I look forward to meeting a few readers at the conference in Sydney tomorrow, and I’m chatting a bit about active ETFs. The active ETF space is still relatively small (about $5billion in the US), and is dominated mostly by currency and bond funds (about 50 funds). But if McKinsey is right, that is going to change and change quick (The Second Act Begins for ETFs – this is really a great PDF read from last summer):
“Consider that if active ETFs were to follow the same growth pattern that passive ETF products followed, they would constitute approximately 10 percent of all actively managed U.S. long-term mutual fund assets within a decade and exceed $1 trillion in AUM”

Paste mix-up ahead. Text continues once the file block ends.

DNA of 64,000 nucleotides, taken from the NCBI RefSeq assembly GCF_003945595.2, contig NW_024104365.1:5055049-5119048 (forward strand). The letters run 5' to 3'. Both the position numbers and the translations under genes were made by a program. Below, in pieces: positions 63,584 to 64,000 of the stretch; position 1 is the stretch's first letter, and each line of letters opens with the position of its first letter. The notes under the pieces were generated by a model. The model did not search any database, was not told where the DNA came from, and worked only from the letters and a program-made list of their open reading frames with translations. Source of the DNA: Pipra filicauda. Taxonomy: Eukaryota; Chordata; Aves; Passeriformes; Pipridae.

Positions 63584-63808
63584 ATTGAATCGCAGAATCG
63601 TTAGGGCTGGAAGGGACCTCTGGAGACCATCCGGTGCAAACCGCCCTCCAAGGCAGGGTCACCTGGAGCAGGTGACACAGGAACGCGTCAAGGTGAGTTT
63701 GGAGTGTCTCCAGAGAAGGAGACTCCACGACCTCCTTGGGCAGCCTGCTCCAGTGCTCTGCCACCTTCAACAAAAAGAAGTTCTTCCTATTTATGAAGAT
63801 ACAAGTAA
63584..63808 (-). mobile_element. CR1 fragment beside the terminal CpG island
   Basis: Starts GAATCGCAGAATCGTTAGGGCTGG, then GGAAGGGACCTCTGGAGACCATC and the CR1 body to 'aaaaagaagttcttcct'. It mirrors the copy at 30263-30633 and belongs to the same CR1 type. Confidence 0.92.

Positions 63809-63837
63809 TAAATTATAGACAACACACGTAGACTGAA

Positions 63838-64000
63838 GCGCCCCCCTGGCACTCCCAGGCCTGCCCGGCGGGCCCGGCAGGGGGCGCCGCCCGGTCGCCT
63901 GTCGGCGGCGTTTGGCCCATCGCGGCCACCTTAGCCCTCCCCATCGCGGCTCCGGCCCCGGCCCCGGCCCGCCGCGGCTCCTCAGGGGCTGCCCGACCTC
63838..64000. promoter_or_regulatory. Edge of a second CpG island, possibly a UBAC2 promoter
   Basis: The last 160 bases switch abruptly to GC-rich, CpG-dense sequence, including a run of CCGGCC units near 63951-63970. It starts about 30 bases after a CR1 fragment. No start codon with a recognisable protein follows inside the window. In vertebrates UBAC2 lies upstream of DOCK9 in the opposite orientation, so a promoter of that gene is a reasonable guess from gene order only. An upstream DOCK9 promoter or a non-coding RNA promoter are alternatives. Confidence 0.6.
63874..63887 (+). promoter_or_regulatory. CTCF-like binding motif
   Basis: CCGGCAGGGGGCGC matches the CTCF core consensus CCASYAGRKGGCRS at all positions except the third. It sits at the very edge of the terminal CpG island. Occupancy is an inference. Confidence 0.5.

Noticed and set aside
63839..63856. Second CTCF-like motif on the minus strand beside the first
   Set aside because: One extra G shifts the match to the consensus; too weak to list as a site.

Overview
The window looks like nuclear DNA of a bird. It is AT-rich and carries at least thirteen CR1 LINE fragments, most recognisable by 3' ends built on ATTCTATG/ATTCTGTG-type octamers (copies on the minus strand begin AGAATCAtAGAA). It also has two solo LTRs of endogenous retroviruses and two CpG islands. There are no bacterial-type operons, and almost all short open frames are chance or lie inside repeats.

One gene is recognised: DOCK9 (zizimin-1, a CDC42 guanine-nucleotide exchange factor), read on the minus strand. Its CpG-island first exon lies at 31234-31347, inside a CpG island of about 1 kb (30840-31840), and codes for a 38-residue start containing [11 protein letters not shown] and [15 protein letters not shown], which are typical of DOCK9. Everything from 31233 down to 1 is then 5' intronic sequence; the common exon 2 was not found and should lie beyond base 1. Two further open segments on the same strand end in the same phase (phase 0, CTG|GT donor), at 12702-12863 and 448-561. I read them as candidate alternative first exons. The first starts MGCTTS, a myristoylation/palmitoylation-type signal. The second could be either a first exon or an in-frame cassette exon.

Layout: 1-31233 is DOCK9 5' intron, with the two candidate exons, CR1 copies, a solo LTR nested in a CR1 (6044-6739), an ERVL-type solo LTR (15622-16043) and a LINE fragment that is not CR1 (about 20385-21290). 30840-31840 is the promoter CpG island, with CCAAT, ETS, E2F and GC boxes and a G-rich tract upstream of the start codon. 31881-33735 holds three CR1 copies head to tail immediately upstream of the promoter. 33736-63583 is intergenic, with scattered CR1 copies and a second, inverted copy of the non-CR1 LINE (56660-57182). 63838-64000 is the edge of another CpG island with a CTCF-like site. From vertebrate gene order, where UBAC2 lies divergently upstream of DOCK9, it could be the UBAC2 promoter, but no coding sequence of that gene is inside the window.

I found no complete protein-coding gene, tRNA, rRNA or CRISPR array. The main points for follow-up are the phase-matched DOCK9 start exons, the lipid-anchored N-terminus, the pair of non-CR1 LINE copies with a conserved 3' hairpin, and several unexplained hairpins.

The new Gross fund out next week should do a bit to stir up the industry, and I think in general people are still slow to realize the tax benefits of the ETF structure, and possibly more importantly, the benefits of not following an index (and avoiding front running costs, up to 1.8% for small caps see Chen (2005) and Petajusto (2010).) which makes the active ETF structure perfect for active managers. (Also see ‘Indexing’s Dirty Little Secret.)
Chart below from my talk, Y-axis is millions of $.